Friday, August 26, 2011

Heir to the Shadows: Book 2 of the Black Jewels Trilogy

This is my favourite book in the trilogy. I’m just going to get that out of the way. I love it. It’s one of those books that I put aside time to read as opposed to reading when I have the time between writing and other things.
It starts with two major events: Saetan is granted all parental rights to Jaenelle by the Dark Council and then Jaenelle awakens from the coma that succumbed to in order to recover from her injuries that she gained at the end of the last book.
Saetan helps Jaenelle reconnect with her human friends and the Kindred (animals who have the power of Craft, same as the humans), while he tries to protect her from the attempts to control her by Hekatah, self proclaimed Priestess of Hell.
In his search for his son Daemon, missing since his refusal to go through the gate at the end of Daughter of the Blood, Saetan finds and starts to build a relationship with his youngest son, Lucivar, who is recovering from his own injuries after a suicidal bid for freedom.
Jaenelle takes the final steps to reclaiming her full power after an attack on the Kindred forces her to see that it is needed to protect them.

This is truly a funny, touching part of the bigger story

Wednesday, August 24, 2011

Daughter of the Blood - Black Jewels Trilogy book 1

The first in Anne Bishop’s debut series The Black Jewels Trilogy takes the reader into a world that has been corrupted over several thousands of years. In a place where what colour jewel (ranging from white to black) determines how much inner power you have, the dreams of three men will change the world forever...
Saetan, The High Lord of Hell, wishes for a daughter. Aged in the high thousands he’s a Guardian, awaiting the daughter of his soul to arrive.
Daemon, the son of the High Lord of Hell dreams of being Witch’s lover. Until then, he is forced to submit to being a Pleasure Slave for queens all over Teirelle.
Lucivar, Saetan’s youngest son, dreams of a queen that he can be proud to serve, and that he can call a friend.
One night, Tersa, a witch who can see the future, announces that she is coming. Witch, dreams made flesh, and she will call in all debts.
Jaenelle isn’t what anyone expects. She’s younger, and she already has more power in her reach than the High Lord of Hell has... And all that she wants is to help people, and to be loved for who she is. Born into a family that doesn’t understand who or what she is, she struggles, sent to Briarwood (the facade of which is a mental health institution), until the High Lord becomes her mentor, teaching her everything he knows.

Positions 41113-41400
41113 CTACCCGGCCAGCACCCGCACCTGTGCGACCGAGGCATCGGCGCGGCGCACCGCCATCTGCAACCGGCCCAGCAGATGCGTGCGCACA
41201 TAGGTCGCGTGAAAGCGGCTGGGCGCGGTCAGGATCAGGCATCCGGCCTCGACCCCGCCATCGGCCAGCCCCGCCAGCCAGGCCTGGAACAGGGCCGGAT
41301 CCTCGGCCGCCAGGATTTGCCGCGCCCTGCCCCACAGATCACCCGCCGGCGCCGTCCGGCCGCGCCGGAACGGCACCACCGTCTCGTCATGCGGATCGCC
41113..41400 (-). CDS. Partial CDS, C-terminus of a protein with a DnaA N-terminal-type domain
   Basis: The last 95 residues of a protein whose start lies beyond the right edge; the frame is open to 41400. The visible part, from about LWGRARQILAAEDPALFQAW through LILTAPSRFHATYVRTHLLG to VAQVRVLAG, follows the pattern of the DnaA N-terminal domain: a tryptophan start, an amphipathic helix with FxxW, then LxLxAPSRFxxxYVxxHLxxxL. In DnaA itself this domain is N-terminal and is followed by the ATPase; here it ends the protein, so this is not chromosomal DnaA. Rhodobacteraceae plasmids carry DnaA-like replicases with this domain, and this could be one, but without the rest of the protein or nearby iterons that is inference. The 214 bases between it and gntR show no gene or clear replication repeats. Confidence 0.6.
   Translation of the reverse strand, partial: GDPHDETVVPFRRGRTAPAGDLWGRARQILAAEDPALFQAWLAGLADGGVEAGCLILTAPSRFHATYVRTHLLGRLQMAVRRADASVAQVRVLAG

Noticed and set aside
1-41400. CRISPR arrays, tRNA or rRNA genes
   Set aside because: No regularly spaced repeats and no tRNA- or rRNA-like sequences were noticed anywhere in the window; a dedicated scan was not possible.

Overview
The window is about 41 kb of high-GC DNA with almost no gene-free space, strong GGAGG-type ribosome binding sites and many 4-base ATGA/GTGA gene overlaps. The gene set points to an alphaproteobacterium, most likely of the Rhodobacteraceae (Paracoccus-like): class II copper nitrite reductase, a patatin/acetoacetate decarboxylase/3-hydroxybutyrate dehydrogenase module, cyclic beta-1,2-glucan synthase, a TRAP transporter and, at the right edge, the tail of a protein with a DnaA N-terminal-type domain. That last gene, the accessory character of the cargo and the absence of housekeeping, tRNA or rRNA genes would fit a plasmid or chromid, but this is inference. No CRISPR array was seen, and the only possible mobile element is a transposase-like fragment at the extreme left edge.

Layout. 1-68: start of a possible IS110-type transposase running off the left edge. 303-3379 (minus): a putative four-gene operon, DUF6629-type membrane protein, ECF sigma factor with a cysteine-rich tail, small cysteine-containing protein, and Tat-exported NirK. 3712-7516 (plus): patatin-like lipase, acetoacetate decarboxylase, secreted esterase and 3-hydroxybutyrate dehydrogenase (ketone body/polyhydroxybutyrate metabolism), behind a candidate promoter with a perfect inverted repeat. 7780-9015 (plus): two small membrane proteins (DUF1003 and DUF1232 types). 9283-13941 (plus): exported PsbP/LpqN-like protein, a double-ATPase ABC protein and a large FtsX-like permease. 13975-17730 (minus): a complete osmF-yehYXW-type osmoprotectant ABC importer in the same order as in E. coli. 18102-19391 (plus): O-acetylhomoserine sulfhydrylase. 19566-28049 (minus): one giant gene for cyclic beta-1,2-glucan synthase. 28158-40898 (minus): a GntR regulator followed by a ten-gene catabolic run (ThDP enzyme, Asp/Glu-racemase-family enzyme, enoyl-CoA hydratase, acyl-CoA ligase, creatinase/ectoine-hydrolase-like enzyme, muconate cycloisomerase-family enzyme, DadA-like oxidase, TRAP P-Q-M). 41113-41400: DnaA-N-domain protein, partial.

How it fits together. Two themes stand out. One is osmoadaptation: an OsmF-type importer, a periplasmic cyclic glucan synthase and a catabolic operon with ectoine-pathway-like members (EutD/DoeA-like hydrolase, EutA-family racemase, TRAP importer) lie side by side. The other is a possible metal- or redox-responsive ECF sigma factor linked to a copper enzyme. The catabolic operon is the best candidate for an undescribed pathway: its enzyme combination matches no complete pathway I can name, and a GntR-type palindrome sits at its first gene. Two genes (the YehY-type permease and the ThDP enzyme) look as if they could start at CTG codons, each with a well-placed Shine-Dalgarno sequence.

Then, Daemon is sent to Jaenelle’s grandmother’s house to service the adult women and meets the girl who is Dreams Made Flesh and learns of the horrors hidden behind the aristo facade.
For “Briarwood is the pretty poison” and what happens there will shape the bloods’ destiny forever.

I first found these books several years ago, and every time I read them I am drawn back into the world. Moving, funny, I’d recommend them to anyone who likes dark fantasy.

Friday, August 19, 2011

 Come to the launch at Red Brick Gallery and Emporium in Ballarat on September 2, 2011 @ 6:30pm and pick one up for $25. Cash sales only.
 Place an order with the author for a copy of the book. You will not be charged postage. Email to place your order
 Go to and place an order through them
 Go to and place an order ( )

More like 14 days and counting

16 days and counting... What else do I need to do
The countdown to launch day looms above me. All I can think is that I hope that the books get here on time. I hope that I buy enough food (keeping in mind I’m not providing meal type food but rather snackish stuff that they can eat while having alcohol). I hope I buy enough non-alcoholic drinks (bet I run out of those before I do the wine).What if I don’t sell any books? What if people don’t like my speech? Damn I hate speaking in public. Will the local paper remember to show up (I will be calling them a few days before to confirm).
I may be overworrying, but it’s what I do.
Well, the books are in Australia and have cleared customs. Now the waiting really begins. It could be any day that they arrive (except weekends). I try to remain optimistic but it’s getting harder.
Too much weighs on the success of this event. I’ve already un-volunteered myself for derby duties the day before, knowing that I’ll be a bouncing ball of stress and anxieties (all the more so if the books don’t get here in time).
All I can do is work one day at a time...
16 days to go

Tuesday, August 16, 2011

(Involuntary) Bunjee Jump Into Darkness

When I think about my own battles with the shadows on my path, I always mentally refer to bunjee jumping, involuntary.
I stand at the edge of a cliff, the darkness is far beneath me. My bare toes tentatively caress the edge as I hold to the barrier behind me with clammy hands. Then, something, so slightly, pushes me and I fall forwards, down into the chasm below. All I can see if the dark that is rapidly rising up to meet me. It’s fluid, like water and I try to pull away from it. My body buckles as the rope that is tied around my ankles reaches it’s limit and pulls me upwards slightly. My hair brushes against the surface of the dark, my outstretched fingers dip beneath the it.